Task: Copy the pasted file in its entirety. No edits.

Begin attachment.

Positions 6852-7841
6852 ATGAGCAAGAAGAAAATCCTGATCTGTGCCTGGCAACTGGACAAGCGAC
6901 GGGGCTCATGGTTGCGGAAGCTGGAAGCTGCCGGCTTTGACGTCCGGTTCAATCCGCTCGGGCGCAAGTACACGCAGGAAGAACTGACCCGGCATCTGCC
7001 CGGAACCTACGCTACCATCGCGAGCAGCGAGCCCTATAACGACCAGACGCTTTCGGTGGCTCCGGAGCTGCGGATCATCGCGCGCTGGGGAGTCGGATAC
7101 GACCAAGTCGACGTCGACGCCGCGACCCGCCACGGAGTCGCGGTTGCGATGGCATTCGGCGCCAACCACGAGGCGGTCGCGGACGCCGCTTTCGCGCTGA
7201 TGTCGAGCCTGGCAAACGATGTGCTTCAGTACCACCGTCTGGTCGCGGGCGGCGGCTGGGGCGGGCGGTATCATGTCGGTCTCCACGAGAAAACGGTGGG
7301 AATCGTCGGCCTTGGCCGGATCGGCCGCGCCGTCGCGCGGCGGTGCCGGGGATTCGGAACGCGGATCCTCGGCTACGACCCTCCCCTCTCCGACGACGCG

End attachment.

Positions 6852-7841
6852 ATGAGCAAGAAGAAAATCCTGATCTGTGCCTGGCAACTGGACAAGCGAC
6901 GGGGCTCATGGTTGCGGAAGCTGGAAGCTGCCGGCTTTGACGTCCGGTTCAATCCGCTCGGGCGCAAGTACACGCAGGAAGAACTGACCCGGCATCTGCC
7001 CGGAACCTACGCTACCATCGCGAGCAGCGAGCCCTATAACGACCAGACGCTTTCGGTGGCTCCGGAGCTGCGGATCATCGCGCGCTGGGGAGTCGGATAC
7101 GACCAAGTCGACGTCGACGCCGCGACCCGCCACGGAGTCGCGGTTGCGATGGCATTCGGCGCCAACCACGAGGCGGTCGCGGACGCCGCTTTCGCGCTGA
7201 TGTCGAGCCTGGCAAACGATGTGCTTCAGTACCACCGTCTGGTCGCGGGCGGCGGCTGGGGCGGGCGGTATCATGTCGGTCTCCACGAGAAAACGGTGGG
7301 AATCGTCGGCCTTGGCCGGATCGGCCGCGCCGTCGCGCGGCGGTGCCGGGGATTCGGAACGCGGATCCTCGGCTACGACCCTCCCCTCTCCGACGACGCG